Trucking accidents get scrutiny from city council

Truck accidents are a problem in New York City, so much so that the city council is recommending a new way to monitor them.

Large trucks on New York's crowded streets have long been an area of concern for residents. Now the city council is stepping in to call for help in getting more information that can be used to improve safety. A new database has been suggested as a way of better monitoring truck accidents and routes throughout the area. Searches within the database could be conducted by precinct, route or borough. There is also a truck route study being conducted involving the safety of pedestrians and bicyclists on these streets.

How serious is the problem?

According to the National Highway Traffic Safety Administration, motor vehicle crashes involving large commercial trucks in New York claimed the lives of 118 people in 2013. That is more than in any of the previous four years. In 2012, there were 100 such deaths, in 2011, there were 114, in 2010, there were 120 and in 2009 another 107 fatalities in truck collisions.

Looking at the greater New York City area specifically, the number of people who died after being in a large truck wreck in these five years is startling. Records show the following:

  • 49 fatalities were recorded each in Suffolk County and New York County.
  • 32 fatalities were recorded in Nassau County.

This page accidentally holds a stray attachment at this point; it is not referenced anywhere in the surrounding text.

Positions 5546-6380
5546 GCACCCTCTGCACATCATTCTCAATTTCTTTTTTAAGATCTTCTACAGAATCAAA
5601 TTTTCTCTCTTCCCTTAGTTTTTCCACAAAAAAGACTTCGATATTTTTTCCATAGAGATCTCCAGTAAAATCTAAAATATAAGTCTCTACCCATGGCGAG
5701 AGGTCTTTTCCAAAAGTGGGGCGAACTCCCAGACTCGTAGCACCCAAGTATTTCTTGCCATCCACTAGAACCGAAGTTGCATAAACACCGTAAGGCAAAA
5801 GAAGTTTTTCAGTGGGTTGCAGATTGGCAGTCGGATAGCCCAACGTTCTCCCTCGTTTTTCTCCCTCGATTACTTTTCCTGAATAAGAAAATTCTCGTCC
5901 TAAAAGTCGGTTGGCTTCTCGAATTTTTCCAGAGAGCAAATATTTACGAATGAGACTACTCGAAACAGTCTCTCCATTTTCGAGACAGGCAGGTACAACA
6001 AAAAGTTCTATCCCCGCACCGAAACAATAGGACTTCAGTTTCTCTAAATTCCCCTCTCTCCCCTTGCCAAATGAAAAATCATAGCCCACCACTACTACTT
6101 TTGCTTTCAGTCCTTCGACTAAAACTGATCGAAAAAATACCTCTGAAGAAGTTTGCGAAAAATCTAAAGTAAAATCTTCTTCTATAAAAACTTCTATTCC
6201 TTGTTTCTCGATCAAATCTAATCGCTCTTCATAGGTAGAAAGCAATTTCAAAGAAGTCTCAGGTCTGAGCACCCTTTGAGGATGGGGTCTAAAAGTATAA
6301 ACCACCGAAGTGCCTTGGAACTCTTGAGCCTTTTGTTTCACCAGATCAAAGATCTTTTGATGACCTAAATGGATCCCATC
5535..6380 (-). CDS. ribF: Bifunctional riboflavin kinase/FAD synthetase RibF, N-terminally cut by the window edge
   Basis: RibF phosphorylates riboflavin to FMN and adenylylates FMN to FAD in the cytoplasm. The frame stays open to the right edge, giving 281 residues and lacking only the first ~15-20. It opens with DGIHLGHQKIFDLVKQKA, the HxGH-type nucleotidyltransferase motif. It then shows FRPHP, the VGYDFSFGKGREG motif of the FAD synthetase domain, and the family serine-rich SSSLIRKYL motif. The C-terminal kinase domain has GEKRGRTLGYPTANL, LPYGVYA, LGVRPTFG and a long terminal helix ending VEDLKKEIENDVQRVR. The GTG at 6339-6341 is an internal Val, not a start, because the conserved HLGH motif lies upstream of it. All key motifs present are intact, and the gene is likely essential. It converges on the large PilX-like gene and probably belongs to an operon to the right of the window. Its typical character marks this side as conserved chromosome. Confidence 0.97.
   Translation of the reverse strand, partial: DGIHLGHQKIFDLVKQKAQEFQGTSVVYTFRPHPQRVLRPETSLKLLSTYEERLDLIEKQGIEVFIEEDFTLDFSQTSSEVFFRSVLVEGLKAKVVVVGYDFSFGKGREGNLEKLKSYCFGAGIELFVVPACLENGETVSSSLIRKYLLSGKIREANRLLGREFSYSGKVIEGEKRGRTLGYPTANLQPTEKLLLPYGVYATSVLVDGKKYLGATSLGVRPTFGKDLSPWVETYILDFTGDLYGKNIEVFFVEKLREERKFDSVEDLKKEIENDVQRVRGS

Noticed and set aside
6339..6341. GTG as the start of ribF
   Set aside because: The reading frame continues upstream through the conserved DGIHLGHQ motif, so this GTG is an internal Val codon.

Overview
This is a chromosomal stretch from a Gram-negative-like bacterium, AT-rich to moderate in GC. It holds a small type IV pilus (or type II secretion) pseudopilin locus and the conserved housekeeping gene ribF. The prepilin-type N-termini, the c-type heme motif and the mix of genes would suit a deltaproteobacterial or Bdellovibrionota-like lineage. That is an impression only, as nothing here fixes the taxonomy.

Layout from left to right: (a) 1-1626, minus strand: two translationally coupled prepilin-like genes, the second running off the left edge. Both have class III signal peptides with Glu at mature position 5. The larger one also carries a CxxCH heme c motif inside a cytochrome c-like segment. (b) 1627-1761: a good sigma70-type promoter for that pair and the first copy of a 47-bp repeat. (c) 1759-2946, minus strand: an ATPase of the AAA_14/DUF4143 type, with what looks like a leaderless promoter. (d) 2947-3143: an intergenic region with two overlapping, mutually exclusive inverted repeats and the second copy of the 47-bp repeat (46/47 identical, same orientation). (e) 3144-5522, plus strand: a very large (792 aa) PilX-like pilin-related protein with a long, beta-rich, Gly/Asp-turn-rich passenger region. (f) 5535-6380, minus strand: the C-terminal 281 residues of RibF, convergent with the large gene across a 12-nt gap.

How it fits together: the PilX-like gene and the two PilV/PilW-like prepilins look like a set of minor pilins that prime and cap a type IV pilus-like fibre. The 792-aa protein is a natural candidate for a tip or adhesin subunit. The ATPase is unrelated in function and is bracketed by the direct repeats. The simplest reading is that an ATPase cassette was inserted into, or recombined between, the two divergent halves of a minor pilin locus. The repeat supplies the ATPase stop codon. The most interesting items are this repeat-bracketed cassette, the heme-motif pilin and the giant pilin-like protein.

• 30 fatalities were recorded each in Queens County and Kings County.
  • 26 fatalities were recorded in Bronx County.

All together a total of 216 people perished in the New York City region in truck accidents between 2009 and 2013.

What is the answer to this problem?

Certainly more is needed to reduce the number of truck accidents and related fatalities. The Federal Motor Carrier Safety Administration is looking for ways to curb speeding, fatigue and impairment among truckers. As USA Today and the National Transportation Safety Board reported, the death of a famous comedian in a truck accident this year was found to be impacted by both speed and fatigue on the part of the truck driver.

Speed-monitoring devices installed into trucks could be one way of better controlling truckers' speed notes Business Insurance. Tackling fatigue is the subject of some recently completed research by the FMCSA. JOC.com reports that the full results will be available soon. Many hope that it could be used to reinstate the 2013 Hours of Service rule that was stayed by Congress. Supply Chain Digest explained that the rule was put on hold pending further data.

According to the Commercial Carrier Journal, drivers will soon be subject to more rigorous pre-hire drug and alcohol screening as well as annual reviews. This effort and the random substance tests noted by Bulk Transporter could help to reduce the opportunities for truckers to drive while impaired.

Legal help is always important

Despite the efforts of the FMCSA, every person should know that they have the right to seek legal help if involved in a truck accident. Contacting an attorney after such an incident is always recommended.